Polk approves 2-cent tax increase 

Published 11:11 pm Thursday, June 27, 2019

Some fire departments, Harmon Field also have tax increases 


COLUMBUS—Polk County residents will see a 2-cent tax increase on their next property tax bills as well as some fire districts and Harmon Field taxpayers.  

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The Polk County Board of Commissioners met last week and approved the new fiscal year 2019-2020 budget by a 4-1 vote. Commissioner Jake Johnson was the sole vote against the new budget.  

The new budget includes 

The two-cent property tax increase is being proposed to fund the Polk County After School program and rising public safety costs.  

The new budget is proposed to use fund balance for one-time capital expenditures next year.  

Commissioner Ray Gasperson said the primary reasons he is supporting the budget include that the budget will help provide sustainable funding for the Polk County After School Program, critical funding for rising public safety costs and for the newly created Polk County Health Department.  

“This budget has the funding needed for the newly created Polk County Health Department,” Gasperson said. “I’m convinced that the citizens of our county will see environmental and other services provided by our own health department to be more timely and enhanced when compared to similar services that were being provided by the Rutherford Polk McDowell Health District. The really great thing about this change in public health is that it will not be costing additional taxpayer money.”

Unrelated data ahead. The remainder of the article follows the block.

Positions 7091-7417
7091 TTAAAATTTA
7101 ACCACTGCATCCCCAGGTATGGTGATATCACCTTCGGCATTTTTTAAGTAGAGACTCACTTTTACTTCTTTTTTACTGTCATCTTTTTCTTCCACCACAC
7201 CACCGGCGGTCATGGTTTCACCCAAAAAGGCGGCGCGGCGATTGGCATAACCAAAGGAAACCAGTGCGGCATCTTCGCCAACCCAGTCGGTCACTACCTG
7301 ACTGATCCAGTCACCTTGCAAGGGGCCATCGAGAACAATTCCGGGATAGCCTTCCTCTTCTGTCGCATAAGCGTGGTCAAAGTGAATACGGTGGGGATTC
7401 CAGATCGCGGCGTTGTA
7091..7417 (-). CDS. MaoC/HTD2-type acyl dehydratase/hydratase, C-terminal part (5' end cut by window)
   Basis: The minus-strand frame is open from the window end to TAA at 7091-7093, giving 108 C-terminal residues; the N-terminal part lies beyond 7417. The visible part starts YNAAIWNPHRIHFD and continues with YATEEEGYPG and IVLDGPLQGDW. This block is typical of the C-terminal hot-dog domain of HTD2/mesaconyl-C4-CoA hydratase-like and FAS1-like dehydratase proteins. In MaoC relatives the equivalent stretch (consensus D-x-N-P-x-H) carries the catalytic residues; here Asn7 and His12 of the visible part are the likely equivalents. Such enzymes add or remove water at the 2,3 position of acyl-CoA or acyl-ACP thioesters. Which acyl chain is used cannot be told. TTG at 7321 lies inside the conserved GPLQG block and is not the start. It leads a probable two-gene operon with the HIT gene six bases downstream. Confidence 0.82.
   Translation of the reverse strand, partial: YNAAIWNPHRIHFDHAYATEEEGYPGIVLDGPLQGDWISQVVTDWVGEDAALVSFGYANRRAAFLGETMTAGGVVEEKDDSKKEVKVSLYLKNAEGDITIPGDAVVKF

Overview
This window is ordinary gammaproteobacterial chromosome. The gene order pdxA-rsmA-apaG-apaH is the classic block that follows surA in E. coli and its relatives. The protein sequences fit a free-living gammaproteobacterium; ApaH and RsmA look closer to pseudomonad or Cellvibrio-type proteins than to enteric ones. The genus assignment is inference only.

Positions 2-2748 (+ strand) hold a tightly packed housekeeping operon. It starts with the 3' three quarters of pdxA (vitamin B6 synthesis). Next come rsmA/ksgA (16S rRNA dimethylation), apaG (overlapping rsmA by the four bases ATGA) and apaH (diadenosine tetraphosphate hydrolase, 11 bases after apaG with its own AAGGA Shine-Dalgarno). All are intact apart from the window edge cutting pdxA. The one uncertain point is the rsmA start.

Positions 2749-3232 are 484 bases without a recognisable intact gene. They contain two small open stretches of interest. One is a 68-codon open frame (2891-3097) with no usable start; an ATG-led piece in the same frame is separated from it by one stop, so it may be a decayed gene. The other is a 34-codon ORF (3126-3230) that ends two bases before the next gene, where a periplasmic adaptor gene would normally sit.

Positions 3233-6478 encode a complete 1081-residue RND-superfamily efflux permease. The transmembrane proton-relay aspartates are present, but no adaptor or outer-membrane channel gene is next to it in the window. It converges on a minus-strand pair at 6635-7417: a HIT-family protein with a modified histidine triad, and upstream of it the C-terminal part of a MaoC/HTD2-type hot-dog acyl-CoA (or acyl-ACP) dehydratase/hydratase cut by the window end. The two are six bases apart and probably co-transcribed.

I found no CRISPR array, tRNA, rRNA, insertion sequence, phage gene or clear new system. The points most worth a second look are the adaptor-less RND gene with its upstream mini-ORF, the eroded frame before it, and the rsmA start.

Gasperson also said he supports the budget because of all who worked diligently to make sure it is the highest and best use of taxpayer money, while maintaining a healthy fund balance.  

Commissioner vice chair Myron Yoder said he often gets questions from citizens asking why the county is increasing taxes by two cents this year. Yoder said one of the biggest responsibilities of commissioners is the safety of the citizens and education.  

“Public safety is one of the biggest things and the other is education,” Yoder said. “We’re adding a little bit of money, but we are putting it to good use to the education of our children.”  

Commissioner chair Tommy Melton said the board has had citizens come to them reprimanding them for taking money from our school system.  

“That’s a lie,” Melton said. “This board has never ever taken money from our kids. We have worked diligently to maintain what we need to do and give our kids number one because they are number one.”  

Melton said he is very proud to give the school system what it needs as well as to the sheriff’s office.  

Capital costs